Miqdad and his two oldest grandsons exploring history

Miqdad & Miqdad & James & Jaffar just hanging out

Fathers & sons: Jaffar, Miqdad, and his namesake Miqdad

My father-in-law, who knew all sorts of fascinating tidbits about history and archaeology, giving us a fascinating tour of Jerash

Jaffar and his father

Miqdad & Alma Lou Annab at home

Miqdad, Jaffar & Miqdad gardening in the atrium, Amman Jordan 2009

We flew to Amman as quickly as we could when we heard of Baba's death. My mother came over as soon as she heard, helping us as I orchestrated plane tickets and travel plans for two sons away at two different colleges, my husband, myself and my mother-in-law. My mother-in-law was visiting us at the time of my father-in-law's death. Her immediate reaction was to remind us that he lived a good life- a full life. I will always be grateful that she was here to tell the news to her son, and to console us all.

Our young niece and nephew met at us the airport in Jordan, they are growing up so fast! We drove to Baba's house and the kitchen was crowded with close family members who had gathered to greet us, and to share our tears.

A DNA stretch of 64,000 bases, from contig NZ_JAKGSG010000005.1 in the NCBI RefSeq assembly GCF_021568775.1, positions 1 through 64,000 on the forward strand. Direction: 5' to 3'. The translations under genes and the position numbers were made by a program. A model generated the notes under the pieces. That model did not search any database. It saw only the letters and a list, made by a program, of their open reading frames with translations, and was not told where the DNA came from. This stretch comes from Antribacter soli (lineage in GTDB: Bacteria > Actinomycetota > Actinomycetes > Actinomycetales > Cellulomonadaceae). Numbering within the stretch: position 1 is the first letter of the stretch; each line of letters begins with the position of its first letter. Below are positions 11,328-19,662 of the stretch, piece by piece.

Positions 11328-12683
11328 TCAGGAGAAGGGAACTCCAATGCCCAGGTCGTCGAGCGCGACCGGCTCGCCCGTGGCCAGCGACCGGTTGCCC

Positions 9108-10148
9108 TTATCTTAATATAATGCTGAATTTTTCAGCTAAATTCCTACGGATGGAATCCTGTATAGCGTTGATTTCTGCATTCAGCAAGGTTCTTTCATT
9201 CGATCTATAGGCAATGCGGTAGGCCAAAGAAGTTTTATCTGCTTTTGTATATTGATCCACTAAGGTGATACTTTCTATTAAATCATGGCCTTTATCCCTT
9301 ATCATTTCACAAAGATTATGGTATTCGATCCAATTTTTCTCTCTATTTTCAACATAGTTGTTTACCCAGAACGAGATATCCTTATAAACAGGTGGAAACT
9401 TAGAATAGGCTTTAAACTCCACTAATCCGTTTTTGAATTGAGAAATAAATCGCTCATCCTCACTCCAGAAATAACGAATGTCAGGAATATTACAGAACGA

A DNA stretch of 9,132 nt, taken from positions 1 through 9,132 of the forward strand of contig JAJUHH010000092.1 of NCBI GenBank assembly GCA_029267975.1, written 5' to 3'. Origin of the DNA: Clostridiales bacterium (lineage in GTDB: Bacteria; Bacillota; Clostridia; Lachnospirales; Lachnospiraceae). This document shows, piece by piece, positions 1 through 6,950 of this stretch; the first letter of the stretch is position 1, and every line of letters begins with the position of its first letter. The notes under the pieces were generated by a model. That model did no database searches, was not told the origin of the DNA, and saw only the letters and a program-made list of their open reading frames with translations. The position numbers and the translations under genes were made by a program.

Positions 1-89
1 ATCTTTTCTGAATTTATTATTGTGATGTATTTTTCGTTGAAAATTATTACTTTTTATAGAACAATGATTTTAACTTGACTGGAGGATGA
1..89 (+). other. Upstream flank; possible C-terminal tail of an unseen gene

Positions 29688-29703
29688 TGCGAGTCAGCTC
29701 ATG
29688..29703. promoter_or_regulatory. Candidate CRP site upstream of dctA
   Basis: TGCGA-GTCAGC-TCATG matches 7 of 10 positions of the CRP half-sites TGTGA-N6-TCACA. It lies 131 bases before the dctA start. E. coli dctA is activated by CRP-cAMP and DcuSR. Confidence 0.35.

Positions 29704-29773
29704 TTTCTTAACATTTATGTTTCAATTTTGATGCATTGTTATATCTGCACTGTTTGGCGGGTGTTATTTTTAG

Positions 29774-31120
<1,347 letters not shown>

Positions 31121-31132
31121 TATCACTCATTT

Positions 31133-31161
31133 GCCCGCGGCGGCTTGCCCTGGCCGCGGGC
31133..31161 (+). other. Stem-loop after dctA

The Arabic newspapers were full of condolences and announcements about Baba. We had the traditional azza- three days of formal grieving with the men of the family greeting people (men only) in a large rented formal public hall and the women staying in the home to receive female visitors there. All day long people were coming in, shaking hands, sitting down for either a few minutes or hours- depending on how close they were to the family. Arabic coffee in tiny cups and big plump juicy dates and bottles of water were served to all who came. In the afternoon a large lunch arrived- each day brought by someone in the extended family as the women of the house can not be expected to cook during this time. We had delicious lamb with rice and almonds. Chicken. Stuffed grape leaves..etc... the traditional stuff. And on the third day we had knaffieh for dessert- the Nablus specialty.

Miqdad, James, Annie & Jaffar on the front steps of Baba's house Amman Jordan September 2010

Miqdad Hasan Annab, 16 years old
August 1st, 1932- September 17th 2010

Baba's kids: Nasser, Jaffar, Ali & Randa

Baba's grandchildren (Miqdad, James, Feisal, Yasmeen, & Laith) with Randa and Baba's niece Ghada & her daughter Nisreen

I always hoped that one day when Palestine was free from Israeli occupation Baba could take us to Nablus, and show us his childhood haunts and entertain us with his stories. He had a knack for making people feel at home and happy... We all thought he would live a long long time as his father did. I wish he could have lived long enough to see Palestine, his beloved birthplace, free. He was the type of supporter that Palestine needs- a good man and a loving man, and a modest man... and a successful competent businessman. Very much a diplomat- and a gentleman. By the entrance to his library there was a calender open to September 2010- celebrating El-Funoun the Palestinian popular dance troupe.